July 16, 2018

FDA Finalizes FSMA Rules on Produce Safety

The FDA finally finalized the rules on produce safety last week. Michael Taylor, the head of that agency said in a statement, "Its been a long and arduous task, to say the least. Finalizing the rules is just one part of building a modernized food safety system." The Food Safety Modernization Act was passed in 2011. The major rules in that Act have been slowly finalized by the FDA and the Office of Management and Budget. This latest new rule targets produce grows. They must ensure the safety of water in irrigation, since some outbreaks have been caused by produce contaminated by irrigation water that contains Salmonella or E. coli bacteria. They must make sure workers practice good hygiene in the field and while packing. A Cyclospora outbreak linked to imported cilantro lead to a ban … [Read more...]

Study Finds Kitchen Utensils Can Spread Bacteria Between Foods

Food safety advice for home cooks has always included certain rules. Always wash your hands before preparing foods and after handling raw meats, poultry, and eggs; keep perishable foods refrigerated, and wash all utensils well after using them. But a new study conducted at the University of Georgia has found that utensils should also be washed after each use and before they are used on another food. Scientists found that the bacteria will "latch on" to utensils such as knives and graters and then contaminate the next food prepared with that item. But most consumers are not aware that this problem exists, according to the study's lead author Marilyn Erickson, an associate professor in the College of Agricultural and Environmental Sciences' department of food science and technology. … [Read more...]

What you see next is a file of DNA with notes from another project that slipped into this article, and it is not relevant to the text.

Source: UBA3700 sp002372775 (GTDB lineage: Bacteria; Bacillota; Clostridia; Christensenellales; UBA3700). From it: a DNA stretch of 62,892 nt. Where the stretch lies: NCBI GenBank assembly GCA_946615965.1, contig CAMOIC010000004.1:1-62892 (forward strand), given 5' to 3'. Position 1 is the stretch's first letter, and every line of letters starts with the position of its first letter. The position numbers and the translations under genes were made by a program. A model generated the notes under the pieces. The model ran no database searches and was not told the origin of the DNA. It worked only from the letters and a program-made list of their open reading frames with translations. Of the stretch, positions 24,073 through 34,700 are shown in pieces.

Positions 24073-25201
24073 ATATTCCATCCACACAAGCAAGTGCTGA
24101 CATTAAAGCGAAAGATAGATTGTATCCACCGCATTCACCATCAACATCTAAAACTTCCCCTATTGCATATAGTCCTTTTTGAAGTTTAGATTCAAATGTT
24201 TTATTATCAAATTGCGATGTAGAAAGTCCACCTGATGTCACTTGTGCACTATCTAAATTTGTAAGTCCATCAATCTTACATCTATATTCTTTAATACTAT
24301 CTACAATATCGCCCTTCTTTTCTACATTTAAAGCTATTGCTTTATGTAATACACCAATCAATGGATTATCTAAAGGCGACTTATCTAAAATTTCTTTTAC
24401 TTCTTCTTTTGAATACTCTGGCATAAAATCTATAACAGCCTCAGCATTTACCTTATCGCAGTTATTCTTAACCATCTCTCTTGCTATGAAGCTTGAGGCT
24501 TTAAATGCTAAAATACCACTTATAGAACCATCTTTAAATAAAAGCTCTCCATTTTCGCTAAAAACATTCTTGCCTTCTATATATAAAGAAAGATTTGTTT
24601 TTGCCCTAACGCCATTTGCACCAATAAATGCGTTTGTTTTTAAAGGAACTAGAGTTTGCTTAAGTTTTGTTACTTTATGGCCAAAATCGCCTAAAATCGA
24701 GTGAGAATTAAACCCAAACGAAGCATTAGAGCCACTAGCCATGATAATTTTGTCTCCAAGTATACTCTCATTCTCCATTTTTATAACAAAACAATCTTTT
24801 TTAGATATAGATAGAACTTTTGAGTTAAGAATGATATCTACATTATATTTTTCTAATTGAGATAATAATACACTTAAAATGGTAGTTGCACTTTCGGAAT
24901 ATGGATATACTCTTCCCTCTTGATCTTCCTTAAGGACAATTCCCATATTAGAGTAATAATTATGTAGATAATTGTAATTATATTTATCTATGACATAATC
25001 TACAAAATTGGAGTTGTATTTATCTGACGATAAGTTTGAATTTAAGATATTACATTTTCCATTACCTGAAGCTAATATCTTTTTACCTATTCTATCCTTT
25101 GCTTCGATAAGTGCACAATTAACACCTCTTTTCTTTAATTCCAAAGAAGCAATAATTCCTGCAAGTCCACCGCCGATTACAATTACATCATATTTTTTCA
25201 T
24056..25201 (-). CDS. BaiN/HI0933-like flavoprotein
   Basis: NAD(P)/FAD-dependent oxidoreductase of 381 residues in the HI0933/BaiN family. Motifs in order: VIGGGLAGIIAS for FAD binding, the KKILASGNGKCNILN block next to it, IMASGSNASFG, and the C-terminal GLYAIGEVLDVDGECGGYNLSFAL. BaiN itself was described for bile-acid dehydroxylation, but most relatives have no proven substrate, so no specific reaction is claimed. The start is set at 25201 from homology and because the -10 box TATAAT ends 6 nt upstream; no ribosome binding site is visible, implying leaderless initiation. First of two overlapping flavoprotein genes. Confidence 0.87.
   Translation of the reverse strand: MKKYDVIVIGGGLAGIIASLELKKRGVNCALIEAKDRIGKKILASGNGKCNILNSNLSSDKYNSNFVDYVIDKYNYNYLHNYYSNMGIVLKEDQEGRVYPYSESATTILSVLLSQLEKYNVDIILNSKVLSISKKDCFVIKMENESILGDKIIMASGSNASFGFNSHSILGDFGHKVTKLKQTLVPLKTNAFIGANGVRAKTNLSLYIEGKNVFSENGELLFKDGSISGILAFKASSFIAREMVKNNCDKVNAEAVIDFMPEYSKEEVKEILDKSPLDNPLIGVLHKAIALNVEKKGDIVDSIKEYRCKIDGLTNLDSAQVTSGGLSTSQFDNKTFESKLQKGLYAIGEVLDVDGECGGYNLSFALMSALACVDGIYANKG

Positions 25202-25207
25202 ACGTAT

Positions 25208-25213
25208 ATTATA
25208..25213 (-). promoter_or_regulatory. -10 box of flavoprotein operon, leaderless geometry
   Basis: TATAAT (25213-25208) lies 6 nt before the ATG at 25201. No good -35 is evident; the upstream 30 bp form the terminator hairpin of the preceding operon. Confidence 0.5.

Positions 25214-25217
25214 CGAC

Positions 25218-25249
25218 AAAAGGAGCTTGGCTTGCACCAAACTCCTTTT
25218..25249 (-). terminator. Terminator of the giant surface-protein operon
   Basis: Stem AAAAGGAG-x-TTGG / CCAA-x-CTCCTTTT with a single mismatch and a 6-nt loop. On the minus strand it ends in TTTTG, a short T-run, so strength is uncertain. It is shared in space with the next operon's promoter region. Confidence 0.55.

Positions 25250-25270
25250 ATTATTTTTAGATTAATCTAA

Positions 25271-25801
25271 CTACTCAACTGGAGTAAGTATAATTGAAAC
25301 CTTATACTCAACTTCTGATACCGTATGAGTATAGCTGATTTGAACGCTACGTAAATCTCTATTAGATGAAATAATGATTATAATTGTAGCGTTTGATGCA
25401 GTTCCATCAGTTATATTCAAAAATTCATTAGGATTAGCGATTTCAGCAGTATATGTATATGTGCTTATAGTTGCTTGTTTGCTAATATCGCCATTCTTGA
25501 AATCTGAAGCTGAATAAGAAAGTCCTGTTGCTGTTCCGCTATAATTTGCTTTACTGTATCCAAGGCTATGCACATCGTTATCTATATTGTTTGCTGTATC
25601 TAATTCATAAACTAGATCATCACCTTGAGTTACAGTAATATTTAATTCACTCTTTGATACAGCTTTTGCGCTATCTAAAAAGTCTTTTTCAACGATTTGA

Harvesting 24 Hours After a Rain Enhances Food Safety

Research conducted at Cornell University has found that if produce farmers wait 24 hours to harvest their crops after a rain, the food they produce will be safer for people to eat. The USDA has proposed rules allowing farmers to apply "wait periods" after irrigation water, to let "potentially dangerous microbes die off". Any water applied to a field creates conditions more hospitable to the Listeria monocytogenes bacteria. Researchers tested fields in several locations in New York state. They found that after rains, the chances of finding Listeria dropped dramatically 24 hours after a rain, to levels similar to the baseline. Farmers would use weather data, GIS technology and data driven information to take a "systems approach" to managing food safety and their crops. Listeria … [Read more...]

Center for Food Safety: The Truth About Produce Wash